Potential effects of voluntary catch-and-release of fish on recreational fisheries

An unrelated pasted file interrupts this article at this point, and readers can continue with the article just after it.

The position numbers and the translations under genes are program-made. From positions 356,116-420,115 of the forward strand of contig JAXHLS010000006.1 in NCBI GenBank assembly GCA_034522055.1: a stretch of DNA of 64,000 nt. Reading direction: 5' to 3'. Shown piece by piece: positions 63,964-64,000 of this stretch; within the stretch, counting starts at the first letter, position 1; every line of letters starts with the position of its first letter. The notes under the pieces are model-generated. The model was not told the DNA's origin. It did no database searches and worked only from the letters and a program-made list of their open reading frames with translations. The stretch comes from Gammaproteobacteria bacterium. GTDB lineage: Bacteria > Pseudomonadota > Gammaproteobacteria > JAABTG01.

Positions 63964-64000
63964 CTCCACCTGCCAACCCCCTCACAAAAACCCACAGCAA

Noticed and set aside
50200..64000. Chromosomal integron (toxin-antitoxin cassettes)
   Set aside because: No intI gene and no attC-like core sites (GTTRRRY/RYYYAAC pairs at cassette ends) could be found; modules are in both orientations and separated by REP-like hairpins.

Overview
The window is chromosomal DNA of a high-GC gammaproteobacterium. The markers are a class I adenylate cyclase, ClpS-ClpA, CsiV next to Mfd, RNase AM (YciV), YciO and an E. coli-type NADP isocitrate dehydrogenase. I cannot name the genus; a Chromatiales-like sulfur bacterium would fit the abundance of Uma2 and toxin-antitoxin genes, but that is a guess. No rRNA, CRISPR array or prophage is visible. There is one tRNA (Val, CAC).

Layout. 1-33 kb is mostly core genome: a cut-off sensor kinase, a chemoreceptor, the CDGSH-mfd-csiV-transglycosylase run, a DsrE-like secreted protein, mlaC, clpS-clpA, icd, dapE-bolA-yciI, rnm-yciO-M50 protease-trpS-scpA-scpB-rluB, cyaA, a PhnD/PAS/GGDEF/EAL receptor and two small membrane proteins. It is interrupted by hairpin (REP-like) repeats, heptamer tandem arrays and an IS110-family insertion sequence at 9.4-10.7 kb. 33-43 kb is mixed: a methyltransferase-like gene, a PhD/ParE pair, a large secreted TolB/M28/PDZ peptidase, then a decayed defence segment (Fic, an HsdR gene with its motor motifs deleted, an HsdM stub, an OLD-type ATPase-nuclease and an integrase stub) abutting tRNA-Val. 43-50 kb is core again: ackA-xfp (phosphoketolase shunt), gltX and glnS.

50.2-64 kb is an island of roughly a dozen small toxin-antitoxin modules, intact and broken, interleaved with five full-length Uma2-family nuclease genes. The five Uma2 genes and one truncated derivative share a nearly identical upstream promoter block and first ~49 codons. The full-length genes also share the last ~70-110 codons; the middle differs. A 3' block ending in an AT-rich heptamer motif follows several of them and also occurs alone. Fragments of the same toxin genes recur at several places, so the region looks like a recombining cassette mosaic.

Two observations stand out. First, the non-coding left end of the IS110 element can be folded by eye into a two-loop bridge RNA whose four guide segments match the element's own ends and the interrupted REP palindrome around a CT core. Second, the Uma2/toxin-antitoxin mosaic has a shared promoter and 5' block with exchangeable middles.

Anglers frequently release fish that are large enough to keep under prevailing fishing laws. However, fisheries managers usually estimate only fishing effort and number of fish harvested when assessing a fishery, and simply assume this voluntary release of fish is unimportant. In this study, I examined how the release of legal fish might affect a fishery. I modified the classical yield‐per‐recruit model so that the total mortality rate (Z) was partitioned into three components: natural (M), fishing (F), and hooking (H) mortality rates. I used another parameter (p), representing the probability a legal fish was released when captured, to modify the levels of fishing and hooking mortality. I applied the model to four fisheries with widely different characteristics of growth, mortality, and fishing: brook trout (Salvelinus fontinalis) in a small stream, largemouth bass (Micropterus salmoides) in a medium‐sized reservoir, brown trout (Salmo trutta) in a medium‐sized river, and northern pike (Esox lucius) in a typical lake. I varied the probability of releasing a legal fish (p), while keeping all the other model parameters constant. Results indicated that the release of legal‐size fish reduced the total mortality rates of the populations. As the release rates increased: (1) total catch and catch of trophy fish increased (i.e., fish harvested plus fish caught and released); (2) total harvest decreased; and (3) harvest of trophy fish remained relatively constant. I believe the effects of voluntary release can be assumed negligible if less than 10% of the legal fish caught are released, but release rates higher than 10% change the interpretation of conventional creel census estimates of catch and fishing mortality. The actual catch will be higher than indicated by a survey of fish in the creel, and the fishing mortality rates computed from these data will underestimate the true catch rate. Thus, the relationship between catch and effort in recreational fisheries will change as the views of the fishermen on releasing fish change. Managers of sport fisheries need to estimate the voluntary release rate, along with harvest and fishing effort, if they want to assess a fishery accurately.